Nose wheel doors

I had to check on how to install the nose wheel doors properly.

The instructions  seemed  wrong  at first so I went on the  Internet  to find  out more.

B-24D Liberator 008

Bossman had the same problem.

I’m working on the interior of my Monogram 1/48 B-24D and I have a question about the instructions – or maybe just about B-24D anatomy. It will take a little explaining before I get to the real question.

The instructions for this kit show the nose gear doors opening inward. That seemed a little strange, especially since there is so little room there. (if you are inclined to use lame puns you could say that the nose is a little stuffy)

The thing that I’m really questioning though, is the orientation of the door panels themselves. The doors are attached in such a way that you would think they were on a normal hinge. But if that is the case – then they seem to be oriented “inside out”. If they were to swing closed, the door panels would have a concave curvature compared to the convex curvature of the surrounding area.

Does anyone know – are these nose doors hinged or do they ride in a track – similar to the “garage door” type tracks that are found on the Bomb Bay doors of this plane ? Are the instructions messed up ?

The reply…

Bossman,
The instructions are correct, they open “inward”on the B-24D. I just looked at my Detail and Scale on the Liberator and it shows this very well. Also the doors are hinged. It seems that some B-24Js were this way also (San Diego built).
Get yourself a copy of the Detail and Scale on the B-24.I will help a lot with major and minor changes associated with the Liberator.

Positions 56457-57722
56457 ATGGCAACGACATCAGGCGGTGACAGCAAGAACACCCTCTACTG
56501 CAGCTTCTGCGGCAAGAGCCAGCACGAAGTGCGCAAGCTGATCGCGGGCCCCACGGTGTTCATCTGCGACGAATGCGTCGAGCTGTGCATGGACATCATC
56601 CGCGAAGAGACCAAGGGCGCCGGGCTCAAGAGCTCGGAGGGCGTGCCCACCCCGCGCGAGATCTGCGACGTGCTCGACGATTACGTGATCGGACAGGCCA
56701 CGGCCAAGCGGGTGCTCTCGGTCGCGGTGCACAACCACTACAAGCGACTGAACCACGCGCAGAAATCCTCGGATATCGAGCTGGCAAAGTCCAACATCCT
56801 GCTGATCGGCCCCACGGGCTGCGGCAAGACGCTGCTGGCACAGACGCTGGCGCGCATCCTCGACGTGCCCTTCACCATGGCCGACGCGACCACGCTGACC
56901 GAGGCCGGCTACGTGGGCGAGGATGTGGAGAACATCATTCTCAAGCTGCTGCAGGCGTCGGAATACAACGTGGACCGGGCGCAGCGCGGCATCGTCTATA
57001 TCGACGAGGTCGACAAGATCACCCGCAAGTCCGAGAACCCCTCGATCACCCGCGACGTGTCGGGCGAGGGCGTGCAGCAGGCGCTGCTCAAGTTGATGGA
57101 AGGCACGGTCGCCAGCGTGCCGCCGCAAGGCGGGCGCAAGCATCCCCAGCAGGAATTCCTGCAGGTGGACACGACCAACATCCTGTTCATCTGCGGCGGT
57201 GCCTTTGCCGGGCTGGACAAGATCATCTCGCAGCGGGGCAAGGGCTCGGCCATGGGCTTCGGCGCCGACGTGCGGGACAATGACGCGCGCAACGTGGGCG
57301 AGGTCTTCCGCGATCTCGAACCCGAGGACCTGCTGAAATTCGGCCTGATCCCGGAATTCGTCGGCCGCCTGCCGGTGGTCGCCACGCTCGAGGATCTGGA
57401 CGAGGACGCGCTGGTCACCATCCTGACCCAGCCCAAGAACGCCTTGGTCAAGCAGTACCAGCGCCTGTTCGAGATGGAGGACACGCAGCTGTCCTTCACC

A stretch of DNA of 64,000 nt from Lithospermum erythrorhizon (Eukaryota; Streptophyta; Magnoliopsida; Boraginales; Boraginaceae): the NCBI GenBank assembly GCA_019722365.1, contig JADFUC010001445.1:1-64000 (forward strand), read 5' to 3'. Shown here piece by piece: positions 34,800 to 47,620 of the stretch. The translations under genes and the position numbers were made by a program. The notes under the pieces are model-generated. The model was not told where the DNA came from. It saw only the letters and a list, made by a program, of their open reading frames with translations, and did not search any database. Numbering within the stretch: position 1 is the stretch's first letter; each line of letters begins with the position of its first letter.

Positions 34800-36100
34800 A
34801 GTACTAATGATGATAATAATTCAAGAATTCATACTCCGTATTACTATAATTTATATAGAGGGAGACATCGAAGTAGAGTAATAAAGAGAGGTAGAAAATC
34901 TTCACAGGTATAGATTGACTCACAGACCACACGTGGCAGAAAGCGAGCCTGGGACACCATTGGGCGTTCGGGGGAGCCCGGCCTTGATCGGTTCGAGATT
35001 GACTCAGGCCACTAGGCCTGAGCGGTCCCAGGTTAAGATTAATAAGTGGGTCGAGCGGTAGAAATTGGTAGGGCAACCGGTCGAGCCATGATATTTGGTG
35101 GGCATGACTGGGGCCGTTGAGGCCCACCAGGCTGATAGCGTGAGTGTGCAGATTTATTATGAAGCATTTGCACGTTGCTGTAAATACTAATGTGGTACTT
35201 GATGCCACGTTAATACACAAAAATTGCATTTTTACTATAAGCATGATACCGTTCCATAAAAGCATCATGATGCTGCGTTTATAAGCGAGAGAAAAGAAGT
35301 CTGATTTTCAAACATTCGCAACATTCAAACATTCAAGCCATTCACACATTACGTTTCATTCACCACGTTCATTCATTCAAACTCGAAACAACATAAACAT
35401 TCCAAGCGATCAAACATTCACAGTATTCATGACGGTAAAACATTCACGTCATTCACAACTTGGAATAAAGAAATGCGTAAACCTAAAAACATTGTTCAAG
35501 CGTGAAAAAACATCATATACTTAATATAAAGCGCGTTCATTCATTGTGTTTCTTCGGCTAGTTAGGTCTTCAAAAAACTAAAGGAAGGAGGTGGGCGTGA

Good Luck with your B-24D! Can’t wait until I have some time (and space) to build mine.

So I followed the instructions…

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And added a few more parts as well.

Also visualizing the model.

In case you missed that story…

http://www.historynet.com/a-bad-day-for-flying-the-story-of-a-wwii-b-24-commander-shot-down-over-hankow.htm

Excerpt

In the end, only one of seven B-24s that left Kunming that morning returned to its base. Of the 73 men present at that early morning briefing, just 12 returned to base on August 25. Fifty men had died (31 at the scene of the battle), and then there were the 11 who were walking back.

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xB24ShotDown_960x640.jpg.pagespeed.ic.XW5HC93SCF

 

Australian War Memorial: Messerschmitt Me-163 Komet

Intermission

About the Me-163

Aces Flying High

The Messerschmitt Me-163 Komet was an ambitious and desperate project of the German war machine in World War Two. Send a Luftwaffe pilot screaming through the sky in a rocket powered, single engine, swept wing tailless interceptor at 959 km/h (596 mph) to rapidly get above Allied bomber formations, then with the engine out of fuel (at maximum throttle the endurance was just 8 minutes giving an approximate operational range of 80 kilometres), glide down fast and get amongst the bombers to attempt to wreak havoc with two Mk 108 30mm cannons. The pilot could then descend by gliding to the ground and touch down on a landing skid (the wheels would be jettisoned following take-off). Sounds easy doesn’t it? The poor pilots!

If all this wasn’t death-defying enough, the rocket fuel used in the Me-163 was highly corrosive and deadly to touch. The fuel was just as likely to explode the aircraft following…

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